R studio is taught as part of academic courses at several universities to teach students the fundamental functions and operations of the software. R Studio assignments are often provided to students as part of their course. Since R Studio is difficult to grasp, many students fail to complete R studio assignments correctly. This is why they seek R Studio assignment assistance from an academic service aimed at assisting them in maintaining their grades. R Studio is used in a variety of topics, such as statistics, data processing, and marketing, among others. The R programming language is used to create various statistical software that aids students in completing their assignments. SPSS, MS Excel, STATISTICA, R-Studio, and others are examples of applications.

The professors expect you to write your R Studio assignment in a particular format. After data manipulation and analysis, the tasks usually consist of theoretical and empirical work that must be reported with relevant reports. To get good grades in tests, the formatting, structure, and content are all equally critical. To write a high-quality task, follow these steps:

- Read the instructions in the assignment query and take note of the requirements: universities always have assignment instructions and specifications. It must be followed in the style of the task. Otherwise, it would result in a grade reduction.
- Recognize the question's requirements: The assignment's content should meet or satisfy the question's requirements. Start working after you understand it.

You have a choice of two datasets for the final project. 1. The first dataset is COVID related and the observations are the states (and DC). There are 45 variables (columns) that are mostly related to the pandemic, including the number of cases, whether they have mandatory quarantine for travelers, etc, but also include the prevalence of depression, the air quality index and others. 2. The second dataset is from the World Bank. The rows are countries, and for each country we have various data, some of them straightforward (GDP) and others which are not so clear (number of endangered bird species). There are 37 variables. You are not expected to use all the variables in your analysis. We have provided more variables than you will use and you can pick the variables according to the story you want to investigate and analyze.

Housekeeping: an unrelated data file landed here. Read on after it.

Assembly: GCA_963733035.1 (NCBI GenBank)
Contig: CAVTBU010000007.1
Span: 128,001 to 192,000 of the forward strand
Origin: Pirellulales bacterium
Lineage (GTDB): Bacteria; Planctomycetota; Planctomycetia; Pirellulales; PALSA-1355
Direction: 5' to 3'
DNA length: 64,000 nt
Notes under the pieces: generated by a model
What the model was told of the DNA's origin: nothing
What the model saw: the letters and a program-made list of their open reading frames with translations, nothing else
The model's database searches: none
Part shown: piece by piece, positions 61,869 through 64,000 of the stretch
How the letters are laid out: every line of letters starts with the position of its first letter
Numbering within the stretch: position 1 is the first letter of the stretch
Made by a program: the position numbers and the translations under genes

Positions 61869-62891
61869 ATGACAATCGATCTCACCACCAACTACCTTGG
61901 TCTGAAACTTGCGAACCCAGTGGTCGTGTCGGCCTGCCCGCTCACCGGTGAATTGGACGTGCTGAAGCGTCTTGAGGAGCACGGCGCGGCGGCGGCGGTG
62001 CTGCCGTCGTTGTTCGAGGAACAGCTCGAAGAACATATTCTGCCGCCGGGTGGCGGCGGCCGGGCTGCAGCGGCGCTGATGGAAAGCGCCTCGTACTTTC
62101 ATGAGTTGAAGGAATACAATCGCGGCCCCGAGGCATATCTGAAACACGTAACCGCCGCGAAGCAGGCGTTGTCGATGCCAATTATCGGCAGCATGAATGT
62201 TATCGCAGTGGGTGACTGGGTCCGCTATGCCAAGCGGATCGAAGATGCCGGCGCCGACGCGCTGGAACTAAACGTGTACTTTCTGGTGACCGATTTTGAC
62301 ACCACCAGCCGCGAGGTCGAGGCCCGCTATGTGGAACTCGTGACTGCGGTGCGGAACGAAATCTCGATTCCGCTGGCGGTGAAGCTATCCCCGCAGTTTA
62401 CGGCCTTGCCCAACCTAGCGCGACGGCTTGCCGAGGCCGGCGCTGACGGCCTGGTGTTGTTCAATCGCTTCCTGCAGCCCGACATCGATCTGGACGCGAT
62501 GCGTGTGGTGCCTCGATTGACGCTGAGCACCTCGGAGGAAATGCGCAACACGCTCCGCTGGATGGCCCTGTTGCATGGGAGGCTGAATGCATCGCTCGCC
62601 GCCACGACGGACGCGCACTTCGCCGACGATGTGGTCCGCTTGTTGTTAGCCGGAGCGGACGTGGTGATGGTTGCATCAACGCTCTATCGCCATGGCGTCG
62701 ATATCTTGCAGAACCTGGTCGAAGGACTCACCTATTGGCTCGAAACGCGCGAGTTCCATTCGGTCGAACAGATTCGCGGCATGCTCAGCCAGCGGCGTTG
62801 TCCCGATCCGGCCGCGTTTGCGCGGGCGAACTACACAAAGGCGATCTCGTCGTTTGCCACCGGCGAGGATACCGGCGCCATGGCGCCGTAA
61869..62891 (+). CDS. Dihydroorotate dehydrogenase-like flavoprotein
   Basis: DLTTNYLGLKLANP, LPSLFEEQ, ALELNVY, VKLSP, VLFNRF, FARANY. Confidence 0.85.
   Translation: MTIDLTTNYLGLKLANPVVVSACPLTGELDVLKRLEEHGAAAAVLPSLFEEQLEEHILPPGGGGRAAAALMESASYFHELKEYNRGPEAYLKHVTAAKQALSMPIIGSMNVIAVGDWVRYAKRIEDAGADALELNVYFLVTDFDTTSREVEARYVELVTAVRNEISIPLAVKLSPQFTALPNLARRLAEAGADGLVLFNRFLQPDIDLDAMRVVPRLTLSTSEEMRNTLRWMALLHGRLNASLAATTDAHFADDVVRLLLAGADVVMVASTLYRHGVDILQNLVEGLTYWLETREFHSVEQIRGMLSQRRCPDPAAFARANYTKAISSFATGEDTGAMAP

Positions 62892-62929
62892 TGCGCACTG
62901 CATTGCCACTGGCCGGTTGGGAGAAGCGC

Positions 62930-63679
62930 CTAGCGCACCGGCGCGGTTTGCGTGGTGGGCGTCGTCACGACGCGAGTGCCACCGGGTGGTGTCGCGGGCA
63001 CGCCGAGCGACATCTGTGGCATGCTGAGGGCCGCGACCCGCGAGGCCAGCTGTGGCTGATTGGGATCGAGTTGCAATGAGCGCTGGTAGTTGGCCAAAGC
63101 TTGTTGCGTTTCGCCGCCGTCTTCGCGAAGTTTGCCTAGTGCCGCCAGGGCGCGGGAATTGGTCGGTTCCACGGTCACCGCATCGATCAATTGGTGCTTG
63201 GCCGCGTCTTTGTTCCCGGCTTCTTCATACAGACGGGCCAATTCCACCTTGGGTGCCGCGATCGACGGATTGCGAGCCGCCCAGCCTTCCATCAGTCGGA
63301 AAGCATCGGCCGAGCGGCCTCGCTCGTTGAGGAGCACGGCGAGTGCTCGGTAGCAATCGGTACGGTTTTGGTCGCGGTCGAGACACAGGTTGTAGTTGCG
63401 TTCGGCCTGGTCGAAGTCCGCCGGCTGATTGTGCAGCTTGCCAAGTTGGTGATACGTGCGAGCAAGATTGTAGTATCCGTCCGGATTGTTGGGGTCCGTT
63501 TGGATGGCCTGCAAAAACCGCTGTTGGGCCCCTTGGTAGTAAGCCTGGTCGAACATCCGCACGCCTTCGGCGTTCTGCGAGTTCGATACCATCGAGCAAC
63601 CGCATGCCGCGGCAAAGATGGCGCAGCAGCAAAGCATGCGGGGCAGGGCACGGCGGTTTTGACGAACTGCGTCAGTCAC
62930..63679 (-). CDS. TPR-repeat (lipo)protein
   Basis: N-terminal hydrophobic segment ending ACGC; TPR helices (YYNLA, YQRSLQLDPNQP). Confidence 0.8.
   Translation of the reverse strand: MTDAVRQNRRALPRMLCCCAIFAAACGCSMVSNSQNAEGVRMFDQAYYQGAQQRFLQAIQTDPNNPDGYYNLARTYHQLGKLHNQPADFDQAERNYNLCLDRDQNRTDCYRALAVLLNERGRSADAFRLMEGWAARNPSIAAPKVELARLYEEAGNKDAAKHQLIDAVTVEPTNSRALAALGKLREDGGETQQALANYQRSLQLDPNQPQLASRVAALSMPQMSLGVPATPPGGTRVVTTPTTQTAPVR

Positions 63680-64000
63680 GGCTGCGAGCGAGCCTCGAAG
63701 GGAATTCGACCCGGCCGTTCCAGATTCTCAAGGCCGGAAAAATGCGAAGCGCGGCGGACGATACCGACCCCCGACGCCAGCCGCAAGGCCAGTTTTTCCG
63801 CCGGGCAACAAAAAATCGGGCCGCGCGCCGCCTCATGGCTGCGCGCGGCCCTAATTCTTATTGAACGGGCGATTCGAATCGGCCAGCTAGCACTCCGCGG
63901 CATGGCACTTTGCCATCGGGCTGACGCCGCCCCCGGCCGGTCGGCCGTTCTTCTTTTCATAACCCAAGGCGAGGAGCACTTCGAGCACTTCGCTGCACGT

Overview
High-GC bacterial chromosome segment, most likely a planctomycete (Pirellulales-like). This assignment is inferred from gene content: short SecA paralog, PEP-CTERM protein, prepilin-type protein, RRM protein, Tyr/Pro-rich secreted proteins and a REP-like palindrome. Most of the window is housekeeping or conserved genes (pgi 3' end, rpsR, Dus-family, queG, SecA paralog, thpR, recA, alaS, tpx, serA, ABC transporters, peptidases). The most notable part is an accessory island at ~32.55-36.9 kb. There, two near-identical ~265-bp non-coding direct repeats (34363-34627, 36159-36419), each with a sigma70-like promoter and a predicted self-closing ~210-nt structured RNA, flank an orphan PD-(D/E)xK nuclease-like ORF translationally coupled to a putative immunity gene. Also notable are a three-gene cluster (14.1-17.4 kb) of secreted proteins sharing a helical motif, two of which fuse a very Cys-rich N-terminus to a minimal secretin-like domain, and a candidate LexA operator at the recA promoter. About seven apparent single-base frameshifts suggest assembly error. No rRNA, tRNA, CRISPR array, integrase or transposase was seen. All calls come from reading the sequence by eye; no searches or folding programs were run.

**Introduction:** Background, and describe the questions that you are asking, with some background

**Exploratory Data Analysis:** Variable descriptions (categorical or quantitative, what the variable measures, etc.), visualization, summary graphics, and summary statistics. In this part, we expect each member of your group to contribute at least one graph (the caption should include the name of the

person who created the graph. Data Analysis and Inference: Any inference you perform - including regression, hypothesis tests, parameter estimation. Discussion of why you chose your methods and plots. We would like you to include at least one regression and one hypothesis test in your analysis. Conclusion: What story does your data tell you? Provide the results of your final analysis (not all of the intermediate steps). Support your analysis with plots and tables. Discuss limitations and draw conclusions from your analysis. Compare results to other published work (if desired; and please cite all work used). References, if you looked at any other sources. This is not mandatory but may help you think of questions to ask.

Discuss which dataset you want to work with (if you disagree, you may want to switch groups).

**Intro:** Brainstorm as a group about what you are curious about in the dataset. Take notes, the intro can contain questions that you don’t end up focusing on. You’ll probably write a draft as you meet and edit more carefully when you’ve pretty much completed the project. It might be good to assign group members to look at the data with particular questions in mind.

**EDA:****As individuals**, look at plots, summary stats, think about questions you brainstormed about in the intro but be open to new questions or comparisons.

**Data Analysis**: (Hopefully) after everyone has completed EDA, get together and discuss. For some questions that have produced promising EDA plots, consider a regression line, hypothesis testing, and confidence intervals as ways to use what you’ve learned. Every project should have at least one hypothesis test (whichever kind(s) are appropriate for your analysis) and linear regression, and this may mean more plots in this section. Between the EDA and more formal data analysis, everyone in the group should be responsible for at least one plot along with its explanation.

** Conclusion:** Together you should reflect on what you learned and think about a coherent story to be told throughout the steps of the project. This can include some dead ends that you thought would be interesting but turned out not to be.

** References:** Along the way you should poke around online and see what other people have done with data like this. Refer to anything that you thought was interesting and/or influenced what you did.

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